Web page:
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Let's say that I have a curve in $\mathbb{C}^N$ given by the action of the unitary group: $$x(t) = e^{Ht}x_0,~ H \in \mathfrak{u}(N),~ ||x_0||=1$$ Here, $H$ is an NxN skew-Hermitian matrix (for very large $N$). I can approximate this to first order as: $$\tilde x(t) \approx x_0 + t(Hx_0) + O(t^2)$$ However, this map isn't unitary; $||\tilde x(t)|| \neq 1$. A better first-order approximation seems to be a great circle on the unit sphere in $\mathbb{C}^N$: $$\tilde x(t)' \approx \cos(\alpha t)x_0 + \alpha^{-1}\sin(\alpha t)Hx_0,~\alpha = ||Hx_0||$$ My question is: Is there a simple generalization of this to higher order terms? Specifically, I'm looking for a family of curves: $$\gamma_M(t) : \mathbb{R} \rightarrow S_C$$ that satisfy: $$\frac{d^k}{dt^k} \gamma_M(t)|_{t=0} = \begin{cases}(H^k)x_0 & (k \le M) \\ 0 & (k > M)\end{cases}$$ where $S_C$ is the unit sphere in $\mathbb{C}^N$. It should be obvious that: $$\lim_{M\rightarrow\infty} \gamma_M(t) = \exp(Ht)x_0$$

For context, $H$ represents a complicated linear combination of elements of $\mathfrak{u}(N)$, and is intractable to compute explicitly (thus making the true exponential map nearly impossible to compute). However, I can compute the action of $H$ on vectors, so I want the closest easy-to-compute unitary transform as a function of some number of iterated applications of $H$.

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It does not verify your condition on the derivatives, but this looks like a job for the Cayley transform: take $\tilde{x}(t) = (I-\frac{1}{2}Ht)^{-1}(I+\frac{1}{2}Ht)x_0$.

The scalar map $z\mapsto \frac{1+\frac{1}{2}tz}{1-\frac{1}{2}tz}$ sends the imaginary axis (including $\infty) $onto the unit circle, so this transform produces unitary matrices from skew-Hermitian ones, exactly like the exponential. Moreover, it is a first-order approximation of $\exp(Ht)$.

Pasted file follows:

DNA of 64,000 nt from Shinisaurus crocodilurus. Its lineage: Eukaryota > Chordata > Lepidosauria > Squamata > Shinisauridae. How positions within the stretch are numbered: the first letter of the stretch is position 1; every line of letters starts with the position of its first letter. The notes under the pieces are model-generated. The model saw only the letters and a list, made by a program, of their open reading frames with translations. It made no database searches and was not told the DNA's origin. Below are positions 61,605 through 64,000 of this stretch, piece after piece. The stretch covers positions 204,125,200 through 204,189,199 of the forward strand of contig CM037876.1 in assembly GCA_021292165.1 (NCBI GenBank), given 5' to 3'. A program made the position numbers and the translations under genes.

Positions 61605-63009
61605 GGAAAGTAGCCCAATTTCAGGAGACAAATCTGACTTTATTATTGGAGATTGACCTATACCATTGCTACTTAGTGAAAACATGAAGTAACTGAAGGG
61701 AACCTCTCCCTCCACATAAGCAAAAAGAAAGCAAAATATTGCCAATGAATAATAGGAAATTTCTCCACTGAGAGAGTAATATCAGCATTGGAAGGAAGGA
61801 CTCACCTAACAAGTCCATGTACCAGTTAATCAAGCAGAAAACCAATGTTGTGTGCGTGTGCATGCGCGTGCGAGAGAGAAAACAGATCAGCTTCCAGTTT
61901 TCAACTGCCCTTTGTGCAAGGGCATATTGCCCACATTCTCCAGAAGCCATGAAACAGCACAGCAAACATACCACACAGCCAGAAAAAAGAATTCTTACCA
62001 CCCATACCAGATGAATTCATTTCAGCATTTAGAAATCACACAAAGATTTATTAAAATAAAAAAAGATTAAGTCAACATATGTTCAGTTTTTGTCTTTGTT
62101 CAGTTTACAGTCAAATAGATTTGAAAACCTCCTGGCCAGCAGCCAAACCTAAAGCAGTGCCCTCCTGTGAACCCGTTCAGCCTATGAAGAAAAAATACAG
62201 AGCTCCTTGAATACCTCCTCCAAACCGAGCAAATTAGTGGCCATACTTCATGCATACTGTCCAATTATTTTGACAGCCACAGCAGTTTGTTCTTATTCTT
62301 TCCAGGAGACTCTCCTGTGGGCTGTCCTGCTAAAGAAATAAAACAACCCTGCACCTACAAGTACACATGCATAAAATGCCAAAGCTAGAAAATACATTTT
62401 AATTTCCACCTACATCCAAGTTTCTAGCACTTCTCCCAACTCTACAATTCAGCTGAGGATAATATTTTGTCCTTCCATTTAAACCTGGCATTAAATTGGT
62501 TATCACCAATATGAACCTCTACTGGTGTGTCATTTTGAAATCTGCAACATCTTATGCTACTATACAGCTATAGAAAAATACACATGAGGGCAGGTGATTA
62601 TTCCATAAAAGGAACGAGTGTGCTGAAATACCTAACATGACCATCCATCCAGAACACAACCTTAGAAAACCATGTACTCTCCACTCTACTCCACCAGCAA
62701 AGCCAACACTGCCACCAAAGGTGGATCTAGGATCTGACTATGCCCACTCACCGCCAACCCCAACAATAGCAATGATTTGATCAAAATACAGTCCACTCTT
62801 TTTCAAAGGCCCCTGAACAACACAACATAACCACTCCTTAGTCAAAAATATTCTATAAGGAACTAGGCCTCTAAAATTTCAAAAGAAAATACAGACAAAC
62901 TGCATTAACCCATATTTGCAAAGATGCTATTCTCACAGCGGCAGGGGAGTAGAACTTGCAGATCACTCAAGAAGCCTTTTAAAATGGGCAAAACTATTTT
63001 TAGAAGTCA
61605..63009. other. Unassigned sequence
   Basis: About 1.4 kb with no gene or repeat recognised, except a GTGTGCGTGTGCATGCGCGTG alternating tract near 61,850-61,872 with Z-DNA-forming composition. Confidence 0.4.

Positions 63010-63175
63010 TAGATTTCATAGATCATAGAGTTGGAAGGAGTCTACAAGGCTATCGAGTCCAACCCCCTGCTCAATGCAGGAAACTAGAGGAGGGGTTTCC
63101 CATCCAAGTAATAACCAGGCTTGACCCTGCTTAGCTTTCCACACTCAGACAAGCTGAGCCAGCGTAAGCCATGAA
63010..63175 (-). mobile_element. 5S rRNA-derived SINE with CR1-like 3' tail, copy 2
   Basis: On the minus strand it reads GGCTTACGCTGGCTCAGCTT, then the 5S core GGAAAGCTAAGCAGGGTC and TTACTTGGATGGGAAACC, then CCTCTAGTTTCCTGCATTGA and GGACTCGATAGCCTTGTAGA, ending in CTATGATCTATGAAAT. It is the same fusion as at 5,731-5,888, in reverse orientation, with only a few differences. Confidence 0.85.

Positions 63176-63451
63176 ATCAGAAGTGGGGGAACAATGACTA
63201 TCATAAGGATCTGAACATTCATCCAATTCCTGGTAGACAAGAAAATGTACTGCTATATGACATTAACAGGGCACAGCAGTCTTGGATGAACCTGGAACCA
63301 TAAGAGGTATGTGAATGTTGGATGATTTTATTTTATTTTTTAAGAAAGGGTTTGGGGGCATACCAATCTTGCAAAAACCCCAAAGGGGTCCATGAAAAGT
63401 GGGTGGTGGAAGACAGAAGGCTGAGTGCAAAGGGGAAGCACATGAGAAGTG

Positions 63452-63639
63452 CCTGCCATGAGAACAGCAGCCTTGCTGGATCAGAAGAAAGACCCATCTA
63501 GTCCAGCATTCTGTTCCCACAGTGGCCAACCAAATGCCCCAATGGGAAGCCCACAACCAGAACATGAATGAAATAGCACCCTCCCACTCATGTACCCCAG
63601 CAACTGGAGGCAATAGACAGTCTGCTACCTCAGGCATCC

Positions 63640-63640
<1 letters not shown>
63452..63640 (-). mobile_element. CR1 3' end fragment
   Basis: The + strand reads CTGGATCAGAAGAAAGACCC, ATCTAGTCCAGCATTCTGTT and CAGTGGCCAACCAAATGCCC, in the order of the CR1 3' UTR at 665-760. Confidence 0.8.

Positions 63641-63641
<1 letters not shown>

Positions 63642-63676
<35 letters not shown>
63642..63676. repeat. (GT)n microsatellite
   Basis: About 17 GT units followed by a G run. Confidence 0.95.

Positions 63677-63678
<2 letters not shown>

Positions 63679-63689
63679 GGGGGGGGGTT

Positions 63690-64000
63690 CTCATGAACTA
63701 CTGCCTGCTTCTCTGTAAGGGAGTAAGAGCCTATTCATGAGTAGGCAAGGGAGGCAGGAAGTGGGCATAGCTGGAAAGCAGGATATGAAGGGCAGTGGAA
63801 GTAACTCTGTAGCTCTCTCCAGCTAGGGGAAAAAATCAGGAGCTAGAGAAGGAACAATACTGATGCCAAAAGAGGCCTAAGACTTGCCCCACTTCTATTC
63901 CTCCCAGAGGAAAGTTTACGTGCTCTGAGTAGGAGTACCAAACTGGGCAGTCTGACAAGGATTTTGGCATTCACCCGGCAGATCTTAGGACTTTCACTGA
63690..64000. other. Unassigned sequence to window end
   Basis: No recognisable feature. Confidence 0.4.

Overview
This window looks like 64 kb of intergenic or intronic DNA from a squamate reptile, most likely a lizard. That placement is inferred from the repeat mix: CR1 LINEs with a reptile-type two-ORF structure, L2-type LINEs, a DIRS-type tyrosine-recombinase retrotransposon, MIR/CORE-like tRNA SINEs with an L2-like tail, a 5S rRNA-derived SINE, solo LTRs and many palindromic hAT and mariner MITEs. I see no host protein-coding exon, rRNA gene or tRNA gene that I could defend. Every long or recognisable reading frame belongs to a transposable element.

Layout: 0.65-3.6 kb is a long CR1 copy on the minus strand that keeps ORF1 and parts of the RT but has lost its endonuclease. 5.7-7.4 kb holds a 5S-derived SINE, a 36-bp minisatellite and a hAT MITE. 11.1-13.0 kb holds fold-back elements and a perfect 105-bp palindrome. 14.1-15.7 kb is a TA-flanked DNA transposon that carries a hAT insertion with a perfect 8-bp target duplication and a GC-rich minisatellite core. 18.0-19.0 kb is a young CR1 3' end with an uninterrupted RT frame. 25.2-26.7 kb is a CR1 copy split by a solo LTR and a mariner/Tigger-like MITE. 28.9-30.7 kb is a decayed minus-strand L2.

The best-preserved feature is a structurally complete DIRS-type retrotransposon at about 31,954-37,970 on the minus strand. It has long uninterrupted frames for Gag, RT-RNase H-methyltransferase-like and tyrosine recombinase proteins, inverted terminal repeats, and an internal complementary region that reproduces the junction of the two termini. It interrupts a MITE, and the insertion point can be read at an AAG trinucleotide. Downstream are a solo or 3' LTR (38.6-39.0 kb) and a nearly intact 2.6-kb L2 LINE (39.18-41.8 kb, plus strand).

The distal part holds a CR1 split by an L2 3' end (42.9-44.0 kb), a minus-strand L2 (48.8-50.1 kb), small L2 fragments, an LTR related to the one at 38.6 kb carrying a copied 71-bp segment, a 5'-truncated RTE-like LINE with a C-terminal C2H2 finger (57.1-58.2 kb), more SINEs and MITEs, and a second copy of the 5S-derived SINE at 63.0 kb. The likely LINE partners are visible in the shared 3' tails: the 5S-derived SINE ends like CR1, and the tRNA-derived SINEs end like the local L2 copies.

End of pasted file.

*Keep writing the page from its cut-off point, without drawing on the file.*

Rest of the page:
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Something is apparently broken. If for any $k > M\ :\ \frac{d^k}{dt^k} \gamma_M(t) = 0$, then $\gamma_M$ must be a polynomial. But polynomials (except degree-0) that take values on a sphere do not exist. For a function where the codomain is the unit sphere, is an approximation by polynomials a good idea? Or maybe I just misunderstand what means $\frac{d^k}{dt^k}$ on a sphere?

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  • $\begingroup$ I believe the OP wants $(d^k/dt^k)\gamma_M$ as specified only at $t=0$. $\endgroup$ – Christian Remling Aug 9 '14 at 17:12
  • $\begingroup$ Yes, that's correct - I meant at t=0 $\endgroup$ – Jarred Aug 11 '14 at 22:31
  • $\begingroup$ This will still run you into trouble: Suppose you had such a curve $\gamma_M$ as you describe it. Since $\langle \gamma_M(t),\gamma_M(t)\rangle \equiv 1$, differentiating this relation $2M$ times and setting $t=0$ will give you $$\bigl\langle \gamma_M^{(M)}(0),\gamma_M^{(M)}(0)\bigr\rangle = 0,$$ so you'll have to have $$\langle H^kx_0,H^kx_0\rangle = 0.$$ I don't think you want this. $\endgroup$ – Robert Bryant Aug 12 '14 at 11:16
  • $\begingroup$ That's a good point. I'm not sure what the exact conditions should be; I just know that they should be a function of $\{H^kx_0\}_{k\le M}$ and they should capture the exponential map in the limit as $M\rightarrow \infty$. $\endgroup$ – Jarred Aug 12 '14 at 16:31

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